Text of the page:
KABUL -- Memorial events marking the second anniversary of Qassem Soleimani's death sparked outrage among those who say he was responsible for the deaths of thousands of Afghans over nearly three decades.
The events, organised by the Iranian embassy in Kabul and its consulates, were larger this year than last year and took place in Kabul, Herat and Balkh provinces.
Before he was killed in a US strike in Baghdad on January 3, 2020, Soleimani masterminded the Islamic Revolutionary Guard Corps (IRGC) Quds Force's expansionist agenda in a number of proxy wars throughout the region, including in Iraq, Syria, Lebanon, Yemen and Afghanistan.
Afghans perished in Syria for Soleimani
Soleimani founded the Fatemiyoun Division, a militia comprised of mainly Shia Afghans that fights on Tehran's behalf in Syria and elsewhere. The Fatemiyoun's casualties probably number in the thousands, though the Iranian regime does not disclose such statistics.
About 917 Afghan nationals were killed in Syria alone from January 2012 to September 2019, said Washington-based IRGC watcher Ali Alfoneh in February 2020, according to Radio Free Europe/Radio Liberty. He drew on his own database to compile that total.
Commemorating Soleimani's death in Afghanistan insults the thousands of Afghans who lost their lives because of him, said Nazir Ahmad Nazari, a resident of Herat.
"For us Afghans, Qassem Soleimani is a murderer who played a direct role, both in Afghanistan and Syria, in the mass murders of Afghans," he said. "He shed the blood of innocent Afghans for years by supporting terrorist groups in Afghanistan."
During the 2001–2021 war in Afghanistan, Iran added to the Afghan death toll by supplying weapons and training in the conflict.
"It is a shame that memorial celebrations are allowed for Qassem Soleimani in Afghanistan," Nazari said, adding that those who commemorate and mourn his death are just like him -- the enemies of Afghans.
"Soleimani was behind war in the region," said Herat city resident Faisal Elham. "By inflaming factional conflicts, he shed the blood of thousands of innocent people."
Commemorating the death of a dangerous killer is shameful, he added.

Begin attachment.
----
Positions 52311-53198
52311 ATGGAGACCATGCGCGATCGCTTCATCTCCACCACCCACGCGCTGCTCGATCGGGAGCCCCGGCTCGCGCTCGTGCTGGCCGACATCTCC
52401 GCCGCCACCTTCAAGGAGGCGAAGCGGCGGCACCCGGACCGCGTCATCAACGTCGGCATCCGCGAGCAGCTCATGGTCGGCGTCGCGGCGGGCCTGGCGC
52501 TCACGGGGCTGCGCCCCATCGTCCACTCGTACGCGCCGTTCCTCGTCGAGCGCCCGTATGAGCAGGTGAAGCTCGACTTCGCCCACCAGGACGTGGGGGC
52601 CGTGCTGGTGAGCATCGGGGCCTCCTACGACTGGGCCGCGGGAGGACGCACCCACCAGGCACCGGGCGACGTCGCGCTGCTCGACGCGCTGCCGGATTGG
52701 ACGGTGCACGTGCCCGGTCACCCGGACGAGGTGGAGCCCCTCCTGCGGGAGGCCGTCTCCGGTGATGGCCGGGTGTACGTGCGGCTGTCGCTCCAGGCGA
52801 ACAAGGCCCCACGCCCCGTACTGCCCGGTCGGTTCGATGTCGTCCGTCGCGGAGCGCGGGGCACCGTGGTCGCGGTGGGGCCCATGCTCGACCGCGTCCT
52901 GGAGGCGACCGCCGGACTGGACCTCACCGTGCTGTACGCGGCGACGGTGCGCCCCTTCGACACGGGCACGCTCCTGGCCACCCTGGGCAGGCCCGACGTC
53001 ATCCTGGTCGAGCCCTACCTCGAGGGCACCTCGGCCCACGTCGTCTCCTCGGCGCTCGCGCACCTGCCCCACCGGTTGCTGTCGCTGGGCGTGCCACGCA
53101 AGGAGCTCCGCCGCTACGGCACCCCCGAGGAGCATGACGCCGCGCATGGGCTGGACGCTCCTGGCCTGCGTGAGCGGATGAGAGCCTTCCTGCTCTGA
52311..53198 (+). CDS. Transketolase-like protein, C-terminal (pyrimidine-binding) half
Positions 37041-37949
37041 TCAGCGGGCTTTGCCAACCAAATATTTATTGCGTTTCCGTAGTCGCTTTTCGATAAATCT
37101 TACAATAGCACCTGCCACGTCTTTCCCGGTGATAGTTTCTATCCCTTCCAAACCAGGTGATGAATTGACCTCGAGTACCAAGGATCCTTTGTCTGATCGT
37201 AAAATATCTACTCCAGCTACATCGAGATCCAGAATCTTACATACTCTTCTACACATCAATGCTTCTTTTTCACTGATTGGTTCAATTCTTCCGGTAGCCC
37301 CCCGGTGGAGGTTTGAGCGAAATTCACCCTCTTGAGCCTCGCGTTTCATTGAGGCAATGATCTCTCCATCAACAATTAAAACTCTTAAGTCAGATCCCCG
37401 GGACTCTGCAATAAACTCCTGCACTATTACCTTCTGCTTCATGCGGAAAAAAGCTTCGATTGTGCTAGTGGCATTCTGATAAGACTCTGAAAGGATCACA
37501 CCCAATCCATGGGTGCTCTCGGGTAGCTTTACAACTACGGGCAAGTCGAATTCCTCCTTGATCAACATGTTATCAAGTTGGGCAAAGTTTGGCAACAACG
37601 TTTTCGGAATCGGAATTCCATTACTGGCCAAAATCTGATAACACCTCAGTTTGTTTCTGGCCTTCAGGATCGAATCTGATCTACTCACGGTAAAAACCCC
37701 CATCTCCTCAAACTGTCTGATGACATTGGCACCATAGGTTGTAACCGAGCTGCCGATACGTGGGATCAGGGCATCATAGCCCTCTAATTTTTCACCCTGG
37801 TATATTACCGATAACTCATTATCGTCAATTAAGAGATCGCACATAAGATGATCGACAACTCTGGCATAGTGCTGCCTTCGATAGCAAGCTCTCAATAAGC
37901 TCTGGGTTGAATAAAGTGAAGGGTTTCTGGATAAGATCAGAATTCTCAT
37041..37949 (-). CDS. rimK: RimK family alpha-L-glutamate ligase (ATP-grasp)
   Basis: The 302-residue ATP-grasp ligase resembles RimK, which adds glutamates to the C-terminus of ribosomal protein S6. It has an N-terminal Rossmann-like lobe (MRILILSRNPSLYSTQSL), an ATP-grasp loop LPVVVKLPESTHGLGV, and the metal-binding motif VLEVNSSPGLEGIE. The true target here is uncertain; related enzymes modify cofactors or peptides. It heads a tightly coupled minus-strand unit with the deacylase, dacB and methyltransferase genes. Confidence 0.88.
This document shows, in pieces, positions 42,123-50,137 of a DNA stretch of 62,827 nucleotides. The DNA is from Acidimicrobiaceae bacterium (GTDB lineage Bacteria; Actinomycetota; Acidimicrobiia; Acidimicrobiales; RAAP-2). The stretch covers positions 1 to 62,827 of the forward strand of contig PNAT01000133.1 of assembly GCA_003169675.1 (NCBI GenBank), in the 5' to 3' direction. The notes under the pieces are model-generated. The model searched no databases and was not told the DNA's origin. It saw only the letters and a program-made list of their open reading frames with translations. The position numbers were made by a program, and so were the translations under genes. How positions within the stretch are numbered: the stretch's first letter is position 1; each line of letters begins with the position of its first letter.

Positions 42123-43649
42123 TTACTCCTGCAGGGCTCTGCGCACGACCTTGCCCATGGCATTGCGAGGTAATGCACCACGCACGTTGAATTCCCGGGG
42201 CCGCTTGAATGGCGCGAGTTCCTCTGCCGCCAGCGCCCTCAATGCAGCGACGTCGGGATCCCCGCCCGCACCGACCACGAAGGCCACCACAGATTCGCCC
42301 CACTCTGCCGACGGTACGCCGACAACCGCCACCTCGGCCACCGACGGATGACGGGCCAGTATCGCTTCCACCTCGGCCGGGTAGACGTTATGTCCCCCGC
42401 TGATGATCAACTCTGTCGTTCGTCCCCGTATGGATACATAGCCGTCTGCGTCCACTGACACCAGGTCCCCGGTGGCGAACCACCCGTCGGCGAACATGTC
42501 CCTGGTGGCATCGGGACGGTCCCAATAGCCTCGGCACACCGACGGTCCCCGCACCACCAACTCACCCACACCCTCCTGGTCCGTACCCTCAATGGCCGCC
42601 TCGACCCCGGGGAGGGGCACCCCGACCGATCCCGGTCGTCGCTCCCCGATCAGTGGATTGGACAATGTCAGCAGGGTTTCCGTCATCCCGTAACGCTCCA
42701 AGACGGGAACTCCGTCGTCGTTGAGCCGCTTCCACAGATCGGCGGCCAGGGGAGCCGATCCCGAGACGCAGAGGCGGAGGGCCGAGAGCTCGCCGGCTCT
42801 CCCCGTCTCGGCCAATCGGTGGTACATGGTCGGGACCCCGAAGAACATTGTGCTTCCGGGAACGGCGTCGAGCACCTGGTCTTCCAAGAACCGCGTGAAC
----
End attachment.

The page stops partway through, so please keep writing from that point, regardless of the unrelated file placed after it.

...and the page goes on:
"We have not forgotten Iranian land mines and weapons used against Afghans over the past 20 years," Elham said. "Neither have we forgotten the IRGC's efforts under Qassem Soleimani to destroy our dams."
A positive image of a terrorist
The Iranian regime is trying to portray Soleimani positively with the commemorative events and other publicity stunts, civil society activists say.
On some billboards, he is even eulogised as an unknown hero of Afghanistan, like the Unknown Soldier in many countries.
By glorifying Soleimani, the Iranian regime is trying to give the Fatemiyoun Division ideological legitimacy in Afghanistan, said Hasan Hakimi, a civil society activist in Ghor.
The Iranian government wants to legitimise the wars waged by the IRGC and Fatemiyoun in Syria and other countries in order to encourage unemployed Afghan youth to join the Fatemiyoun Division, he said.
"Iran has launched an extensive propaganda campaign to portray Soleimani as a hero in the war against the 'Islamic State in Iraq and Syria' (ISIS) and to cover up his crimes in Syria, Iraq, Yemen and Afghanistan," Hakimi said.
But Afghans will not be swayed, he said.
"Soleimani was a deadly terrorist who oversaw dangerous groups in the region for several years and was involved in shedding the blood of innocent civilians," he added.
Afghans know the killer of their compatriots, said Abdul Karim Sidiqi, a civil society activist in Qala-e-Naw city, Badghis.
No matter how much Tehran glorifies him now, Soleimani was a murderer and a terrorist, Sidiqi said.
"Qassem Soleimani was behind bloody conflicts in the Middle East," he said. "He executed the destructive agendas of the Iranian government in the region, including in Afghanistan."
"Soleimani's death was a major defeat for the Iranian government," Sidiqi said.
The Iranian government killed thousands of Afghans in the name of religious war in Syria, he added.
"Now, Iran has launched a propaganda war to incite the sentiments of youth and the religiously minded against the West."
Grieving those who died in Syria
The pain of the parents who lost their sons in faraway Syria, where Afghanistan had no vital interests, wells up again with every observance of Soleimani's death anniversary, said Elham, the Herat city resident.
Ewaz Ali Hussaini, a resident of Lal Sarjangal district of Ghor whose brother died four years ago in Syria, said the Iranian government deceived his brother and lured him into the war.
"My brother, Ali Reza, was 25 and was working in Iran," he said. "By threatening him and making false promises, the Iranian government sent him to the war in Syria -- from which he never returned."
"After two months in Syria, my brother was killed ... and his body was returned to his house in Tehran," he said. "After staying in Iran for a few months, we had to return to Afghanistan."
"My grieving parents are sick and have been crying over the loss of their son."
The real killer of his brother is Soleimani, said Hussaini, adding that he is reminded of his brother's death every time he sees a picture of the dead general.
By sending thousands of impoverished young Afghans to the battlefields, Soleimani was the most prolific murderer of Afghans, said Zekria Ramesh, a resident of Zaranj, the provincial capital of Nimroz.
"Besides killing thousands of young Afghans in Syria and other regional countries, Soleimani's forces played an important role in the massacre of the Afghan people and security forces through their interference in the past 20 years of war," he said.
"The Iranian government has been forcing Afghan youth for years to take part in these bloody conflicts," he added.
"We witnessed the death of hundreds of our young men in the Syrian war, which had nothing to do with Afghans."